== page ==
Mastodon instance in tor and in internet

Hello! I have an instance of mastodon running in the internet. We want it also be server by *.onion address. We want to do it with the same mastodon instance.

We use mastodon in docker.

We have set up working tor hidden service and are able to make request to the onion adress and they reach our mastodon. But we have the problems:

  1. In the internet mastodon is accessed using https and in tor - not. But when somebody access ourmastodon.onion by http it’s 302-redirected to https which can’t be served (there is no ssl certificates for *.onion as ssl is not needed for them). How can I switch this redirect off? It’s sure generated by the mastodon code.

  2. We store mastodon content on the s3-storage. And set our own S3_HOSTNAME proxing to s3-service just as it’s described here: Moving Mastodon's media files to Wasabi Object Storage . The problem is that it will be the same both for onion site and normal site. But I want to set up some separate onion site for the media. So that links to media from ourmastodon.onion point to ourmastodonmedia.onion. So can S3_HOSTNAME be set up depending of hostname served by mastodon instance without installing separate instance for tor? (media.ourmastodon.com for ourmastodon.com and mediaourmastodon.onion for ourmastodon.onion)

Thank you.

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this is easy, just add_forwarded_header X_FORWARDED_PROTO https in your nginx config file (you might have to look up the exact syntax, i don’t remember it off the top of my head

This is not possible. Mastodon has no way of generating different storage URLs based on the URL of the request, which is what this boils down to. I would suggest using nginx caching and something like do volumes to manage your virtual machine’s storage.

Want to have a test on serving our instance on Tor too soon, please keep us updated on your process!

Federation with hidden services

The administration panel shows a feature called “Federation with hidden services”. Since I could not find relevant documentation, I’m wondering whether some instances are using it, and how to enable it.

When trying to add my instance as a Tor Hidden Service, I keep having Mastodon trying to redirect to HTTPS and sending a CSP showing the clear hostname. I’m concerned especially with WebSockets since the original CSP uses wss (“secure” websockets) scheme and it’s supposed to be interpreted by the client as “WebSockets over HTTPS” – which the Tor Hidden Service is not since it uses self-authenticating domain names and its own encryption over plain HTTP.

I might use a proper SSL certificate in the future, but now I’m interested in not using HTTPS and figuring how this could work properly with default onion domains over HTTP.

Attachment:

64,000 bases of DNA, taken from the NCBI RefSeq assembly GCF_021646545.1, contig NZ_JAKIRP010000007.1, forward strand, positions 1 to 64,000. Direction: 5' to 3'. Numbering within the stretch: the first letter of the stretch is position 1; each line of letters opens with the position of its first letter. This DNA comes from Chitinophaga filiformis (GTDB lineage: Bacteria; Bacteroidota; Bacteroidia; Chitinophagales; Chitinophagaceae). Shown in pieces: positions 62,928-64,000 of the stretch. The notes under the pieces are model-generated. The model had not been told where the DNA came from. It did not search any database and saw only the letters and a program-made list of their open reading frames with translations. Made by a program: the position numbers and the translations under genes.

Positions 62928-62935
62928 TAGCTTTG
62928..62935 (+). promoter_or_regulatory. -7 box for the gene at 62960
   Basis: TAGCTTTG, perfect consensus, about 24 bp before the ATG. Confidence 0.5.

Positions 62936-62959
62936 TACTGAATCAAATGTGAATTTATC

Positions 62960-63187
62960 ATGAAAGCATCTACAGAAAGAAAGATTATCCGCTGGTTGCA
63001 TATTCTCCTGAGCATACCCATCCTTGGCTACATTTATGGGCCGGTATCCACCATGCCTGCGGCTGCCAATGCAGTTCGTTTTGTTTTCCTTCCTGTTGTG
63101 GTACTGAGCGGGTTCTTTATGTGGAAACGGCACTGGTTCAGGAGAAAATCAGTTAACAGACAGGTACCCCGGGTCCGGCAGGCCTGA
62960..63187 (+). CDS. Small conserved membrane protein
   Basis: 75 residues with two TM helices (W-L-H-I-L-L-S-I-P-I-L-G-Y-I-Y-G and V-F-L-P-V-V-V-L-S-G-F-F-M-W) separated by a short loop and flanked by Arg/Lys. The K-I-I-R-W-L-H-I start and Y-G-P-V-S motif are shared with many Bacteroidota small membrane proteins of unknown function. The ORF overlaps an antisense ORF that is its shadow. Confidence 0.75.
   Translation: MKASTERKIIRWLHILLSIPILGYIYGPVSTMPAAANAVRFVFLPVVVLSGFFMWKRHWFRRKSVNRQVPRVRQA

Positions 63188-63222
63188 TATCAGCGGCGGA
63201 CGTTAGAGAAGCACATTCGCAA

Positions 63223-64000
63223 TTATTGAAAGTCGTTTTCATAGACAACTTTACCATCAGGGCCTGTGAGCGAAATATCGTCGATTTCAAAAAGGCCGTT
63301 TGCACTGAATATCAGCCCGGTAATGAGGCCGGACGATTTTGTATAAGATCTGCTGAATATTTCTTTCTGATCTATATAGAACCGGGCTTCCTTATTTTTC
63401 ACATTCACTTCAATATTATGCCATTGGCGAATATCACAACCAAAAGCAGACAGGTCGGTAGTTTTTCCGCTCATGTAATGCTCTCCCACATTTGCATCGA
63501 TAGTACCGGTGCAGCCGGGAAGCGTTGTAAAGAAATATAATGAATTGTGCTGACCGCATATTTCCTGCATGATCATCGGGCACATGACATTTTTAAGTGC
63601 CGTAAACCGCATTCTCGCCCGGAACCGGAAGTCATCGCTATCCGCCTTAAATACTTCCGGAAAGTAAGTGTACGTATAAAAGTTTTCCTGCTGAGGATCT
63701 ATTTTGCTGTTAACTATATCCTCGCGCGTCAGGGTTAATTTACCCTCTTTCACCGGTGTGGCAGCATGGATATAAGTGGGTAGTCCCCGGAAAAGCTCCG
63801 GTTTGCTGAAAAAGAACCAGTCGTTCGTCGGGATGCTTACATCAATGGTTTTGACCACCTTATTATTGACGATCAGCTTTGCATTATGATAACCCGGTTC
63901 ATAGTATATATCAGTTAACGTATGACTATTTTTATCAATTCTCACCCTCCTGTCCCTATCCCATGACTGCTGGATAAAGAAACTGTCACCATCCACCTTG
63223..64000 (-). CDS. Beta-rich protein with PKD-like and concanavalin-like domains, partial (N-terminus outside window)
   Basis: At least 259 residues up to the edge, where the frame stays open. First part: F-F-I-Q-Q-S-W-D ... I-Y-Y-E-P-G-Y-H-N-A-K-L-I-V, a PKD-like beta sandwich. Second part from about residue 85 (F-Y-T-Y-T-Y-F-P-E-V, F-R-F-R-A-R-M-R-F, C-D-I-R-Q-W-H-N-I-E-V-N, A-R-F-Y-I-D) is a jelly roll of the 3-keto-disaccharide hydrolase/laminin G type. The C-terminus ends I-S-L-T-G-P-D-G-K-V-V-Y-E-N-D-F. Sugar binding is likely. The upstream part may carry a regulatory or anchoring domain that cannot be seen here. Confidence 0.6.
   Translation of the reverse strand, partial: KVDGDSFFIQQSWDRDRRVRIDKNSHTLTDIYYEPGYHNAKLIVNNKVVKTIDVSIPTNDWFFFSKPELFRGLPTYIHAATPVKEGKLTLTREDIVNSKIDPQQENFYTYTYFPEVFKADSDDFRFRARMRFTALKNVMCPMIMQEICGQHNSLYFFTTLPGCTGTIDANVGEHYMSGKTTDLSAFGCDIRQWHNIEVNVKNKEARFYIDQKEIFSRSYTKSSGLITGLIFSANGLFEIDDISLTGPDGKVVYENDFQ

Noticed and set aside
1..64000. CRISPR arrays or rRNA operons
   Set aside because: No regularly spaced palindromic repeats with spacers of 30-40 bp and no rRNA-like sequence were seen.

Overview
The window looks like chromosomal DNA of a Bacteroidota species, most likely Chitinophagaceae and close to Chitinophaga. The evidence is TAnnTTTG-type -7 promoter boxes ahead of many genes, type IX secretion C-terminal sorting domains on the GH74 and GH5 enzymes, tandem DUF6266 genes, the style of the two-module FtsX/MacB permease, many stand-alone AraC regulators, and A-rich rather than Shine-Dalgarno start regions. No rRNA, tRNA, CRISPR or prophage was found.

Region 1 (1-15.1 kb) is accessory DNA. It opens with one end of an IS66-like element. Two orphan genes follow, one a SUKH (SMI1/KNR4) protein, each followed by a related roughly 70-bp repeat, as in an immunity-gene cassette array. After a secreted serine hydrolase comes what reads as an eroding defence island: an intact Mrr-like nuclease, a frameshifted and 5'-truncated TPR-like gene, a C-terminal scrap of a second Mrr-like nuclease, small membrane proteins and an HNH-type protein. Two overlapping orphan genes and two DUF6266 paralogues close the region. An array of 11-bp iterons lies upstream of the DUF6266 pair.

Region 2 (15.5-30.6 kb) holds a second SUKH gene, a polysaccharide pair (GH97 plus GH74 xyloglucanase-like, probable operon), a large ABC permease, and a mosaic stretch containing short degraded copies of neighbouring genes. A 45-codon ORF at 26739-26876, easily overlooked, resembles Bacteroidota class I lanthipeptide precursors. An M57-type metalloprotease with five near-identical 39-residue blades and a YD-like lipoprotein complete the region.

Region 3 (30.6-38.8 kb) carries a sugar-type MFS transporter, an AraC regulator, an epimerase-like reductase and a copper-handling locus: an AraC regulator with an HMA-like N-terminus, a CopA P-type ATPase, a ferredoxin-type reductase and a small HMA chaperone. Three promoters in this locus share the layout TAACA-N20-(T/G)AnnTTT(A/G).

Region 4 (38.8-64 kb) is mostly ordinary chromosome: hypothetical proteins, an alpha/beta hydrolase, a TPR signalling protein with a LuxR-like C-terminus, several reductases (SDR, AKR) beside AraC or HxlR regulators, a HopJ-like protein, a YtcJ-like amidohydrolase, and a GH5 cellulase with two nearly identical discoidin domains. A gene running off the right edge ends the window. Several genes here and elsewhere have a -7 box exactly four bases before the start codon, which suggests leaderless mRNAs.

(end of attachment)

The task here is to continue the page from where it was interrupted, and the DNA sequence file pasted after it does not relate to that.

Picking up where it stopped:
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So, now Tor hidden service configuration docs are available at Hidden services - Mastodon documentation. But I think, as someone who participated in making .onion recognized at IETF level, that the documentation is taking an old reference too much into account.

While it may be tempting to serve your Tor version of Mastodon over https it is not a good idea for most people. See this blog post from the Tor Project about why https certificates do not add value. Since you cannot get an SSL cert for an onion domain, you will also be plagued with certificate errors when trying to use your Mastodon instance.

I think this is not true. Currently, the Let’s Encrypt certificates do not support .onion names, but others do (e.g., commercial ones) since RFC7686 is out and solved the issue of allowing .onion names in SSL certificates. Not that it’s more useful, as indeed, HTTP over Tor is enough to guarantee security properties at least equivalent to TLS over HTTP, aka. HTTPS.

If you can generate an SSL certificate for your site, and include a .onion with it, it guarantees ownership to the Tor users, so they can trust that you indeed run this site, and not someone else who would proxy your HTTP site and act as a Man-in-the-Middle. Of course, this case is unlikely since one would obtain the original .onion name from your HTTPS site in the first place, but you never know: someone could be passing on a link, e.g., in the Hidden Wiki, and off-you-go phished. So if you’re dealing with money and/or personal information, you might want to generate an SSL certificate that includes your .onion. Agreed, that is not for “most people”, but it’s nevertheless more accurate than what the current documentation states about it, which sounds like fearmongering.